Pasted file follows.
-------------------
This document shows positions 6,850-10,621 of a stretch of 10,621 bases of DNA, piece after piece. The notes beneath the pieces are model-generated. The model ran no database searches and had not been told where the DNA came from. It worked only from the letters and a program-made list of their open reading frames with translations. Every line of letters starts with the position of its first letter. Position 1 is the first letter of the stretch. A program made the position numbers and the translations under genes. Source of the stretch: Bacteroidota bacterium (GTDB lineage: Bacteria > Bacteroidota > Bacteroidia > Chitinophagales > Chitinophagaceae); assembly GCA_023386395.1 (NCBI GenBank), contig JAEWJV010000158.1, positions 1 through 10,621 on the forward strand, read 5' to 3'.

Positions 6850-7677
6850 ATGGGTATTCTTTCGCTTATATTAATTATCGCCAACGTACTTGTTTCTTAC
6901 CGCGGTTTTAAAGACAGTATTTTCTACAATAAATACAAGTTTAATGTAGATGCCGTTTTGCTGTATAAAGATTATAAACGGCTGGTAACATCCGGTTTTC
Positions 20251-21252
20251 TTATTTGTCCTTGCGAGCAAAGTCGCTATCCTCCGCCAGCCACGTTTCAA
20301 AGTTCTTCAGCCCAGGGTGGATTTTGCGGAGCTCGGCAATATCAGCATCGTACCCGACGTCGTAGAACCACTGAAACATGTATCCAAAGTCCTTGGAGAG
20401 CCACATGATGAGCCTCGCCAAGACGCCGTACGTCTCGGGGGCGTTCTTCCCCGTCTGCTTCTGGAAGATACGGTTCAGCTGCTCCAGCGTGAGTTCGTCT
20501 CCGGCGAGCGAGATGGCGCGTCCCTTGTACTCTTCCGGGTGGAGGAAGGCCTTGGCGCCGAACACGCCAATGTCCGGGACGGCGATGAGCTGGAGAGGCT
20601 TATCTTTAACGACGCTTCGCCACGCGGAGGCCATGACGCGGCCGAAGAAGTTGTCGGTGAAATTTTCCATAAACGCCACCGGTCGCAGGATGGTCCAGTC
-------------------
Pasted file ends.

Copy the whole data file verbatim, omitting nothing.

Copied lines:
This document shows positions 6,850-10,621 of a stretch of 10,621 bases of DNA, piece after piece. The notes beneath the pieces are model-generated. The model ran no database searches and had not been told where the DNA came from. It worked only from the letters and a program-made list of their open reading frames with translations. Every line of letters starts with the position of its first letter. Position 1 is the first letter of the stretch. A program made the position numbers and the translations under genes. Source of the stretch: Bacteroidota bacterium (GTDB lineage: Bacteria > Bacteroidota > Bacteroidia > Chitinophagales > Chitinophagaceae); assembly GCA_023386395.1 (NCBI GenBank), contig JAEWJV010000158.1, positions 1 through 10,621 on the forward strand, read 5' to 3'.

Positions 6850-7677
6850 ATGGGTATTCTTTCGCTTATATTAATTATCGCCAACGTACTTGTTTCTTAC
6901 CGCGGTTTTAAAGACAGTATTTTCTACAATAAATACAAGTTTAATGTAGATGCCGTTTTGCTGTATAAAGATTATAAACGGCTGGTAACATCCGGTTTTC
Positions 20251-21252
20251 TTATTTGTCCTTGCGAGCAAAGTCGCTATCCTCCGCCAGCCACGTTTCAA
20301 AGTTCTTCAGCCCAGGGTGGATTTTGCGGAGCTCGGCAATATCAGCATCGTACCCGACGTCGTAGAACCACTGAAACATGTATCCAAAGTCCTTGGAGAG
20401 CCACATGATGAGCCTCGCCAAGACGCCGTACGTCTCGGGGGCGTTCTTCCCCGTCTGCTTCTGGAAGATACGGTTCAGCTGCTCCAGCGTGAGTTCGTCT
20501 CCGGCGAGCGAGATGGCGCGTCCCTTGTACTCTTCCGGGTGGAGGAAGGCCTTGGCGCCGAACACGCCAATGTCCGGGACGGCGATGAGCTGGAGAGGCT
20601 TATCTTTAACGACGCTTCGCCACGCGGAGGCCATGACGCGGCCGAAGAAGTTGTCGGTGAAATTTTCCATAAACGCCACCGGTCGCAGGATGGTCCAGTC